Charcoal and other solid biomass fuels are still used in 70 percent of Sub-Saharan Africa, killing over 4 million people annually and depleting forests, in turn reducing rainfall and contributing to climate change and other impacts.
Fortunately, it’s not too late for Sub-Saharan Africa to avert a charcoal-induced public health and environmental catastrophe, and in the process strengthen its clean energy independence and economic growth.
Charcoal is used mainly for cooking by the urban and peri-urban poor; firewood is used by rural populations. Urbanization – at its highest in Sub-Saharan Africa and projected to double there in the next 25 years– overwhelmingly drives charcoal’s rising demand in Sub-Saharan Africa. Sub-Saharan Africa’s population is skyrocketing at an annual average of 2.55 percent from 2010 to 2015 with more than half of global population growth expected in Sub-Saharan Africa by 2050.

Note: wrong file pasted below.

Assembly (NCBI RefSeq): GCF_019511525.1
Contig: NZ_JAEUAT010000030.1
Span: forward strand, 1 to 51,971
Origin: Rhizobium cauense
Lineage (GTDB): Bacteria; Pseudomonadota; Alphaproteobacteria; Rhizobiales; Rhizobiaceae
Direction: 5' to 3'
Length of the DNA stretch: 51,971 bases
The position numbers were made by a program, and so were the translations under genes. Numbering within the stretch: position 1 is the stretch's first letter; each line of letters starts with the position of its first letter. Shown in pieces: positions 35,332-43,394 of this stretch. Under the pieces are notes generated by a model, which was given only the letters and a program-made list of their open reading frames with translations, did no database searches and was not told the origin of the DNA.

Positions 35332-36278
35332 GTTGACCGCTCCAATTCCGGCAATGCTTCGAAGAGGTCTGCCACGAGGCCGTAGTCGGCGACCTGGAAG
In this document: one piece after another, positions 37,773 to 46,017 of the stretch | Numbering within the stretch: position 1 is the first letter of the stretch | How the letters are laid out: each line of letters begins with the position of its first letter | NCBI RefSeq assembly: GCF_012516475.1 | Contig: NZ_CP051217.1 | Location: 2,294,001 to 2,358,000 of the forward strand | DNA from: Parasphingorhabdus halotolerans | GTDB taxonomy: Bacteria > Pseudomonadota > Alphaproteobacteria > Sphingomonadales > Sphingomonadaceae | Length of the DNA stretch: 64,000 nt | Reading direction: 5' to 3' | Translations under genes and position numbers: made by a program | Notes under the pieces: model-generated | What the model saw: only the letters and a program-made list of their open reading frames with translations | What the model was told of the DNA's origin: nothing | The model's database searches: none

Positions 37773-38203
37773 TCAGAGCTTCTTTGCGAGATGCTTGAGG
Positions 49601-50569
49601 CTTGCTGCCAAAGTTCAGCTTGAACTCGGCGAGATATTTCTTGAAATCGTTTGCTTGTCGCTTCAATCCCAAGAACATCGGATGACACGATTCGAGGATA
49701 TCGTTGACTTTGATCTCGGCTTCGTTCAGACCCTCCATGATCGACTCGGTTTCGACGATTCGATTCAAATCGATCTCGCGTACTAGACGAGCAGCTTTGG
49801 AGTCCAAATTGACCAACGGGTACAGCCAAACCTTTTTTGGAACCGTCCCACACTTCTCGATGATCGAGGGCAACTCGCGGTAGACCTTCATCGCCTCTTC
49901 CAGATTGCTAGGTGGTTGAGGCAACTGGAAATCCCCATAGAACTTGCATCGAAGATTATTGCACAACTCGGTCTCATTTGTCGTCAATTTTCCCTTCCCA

Global firewood use is expected to plateau over the next 20 years while charcoal will continue to rise, mostly in Sub-Saharan Africa.
The use of charcoal and other biomass is estimated to kill 4.3 million annually– mainly women and children exposed to smoke from cooking charcoal indoors, causing acute respiratory illnesses, cataracts, heart disease and cancer.
Added to this, Charcoal production severely impacts tropical forest ecosystem services (e.g., shade, soil and water retention, water regulation, carbon sequestration, wildlife habitat) and reduces overall ecosystem resilience.
Over-harvesting of select species for charcoal depletes plant diversity and subsequently diminishes faunal abundance and biodiversity dependent on forest ecosystems.
GHG emissions from producing charcoal in tropical ecosystems are estimated at 103.7 M tons of CO2equivalent (roughly a quarter of total tropical deforestation emissions) and significantly more when counting emissions from use. Charcoal is a top driver of tropical forest loss in the last two decades– with the greatest footprint in Africa.
Firewood and charcoal will remain top energy sources in Sub-Saharan Africa without a swift transition to cleaner, renewable energy.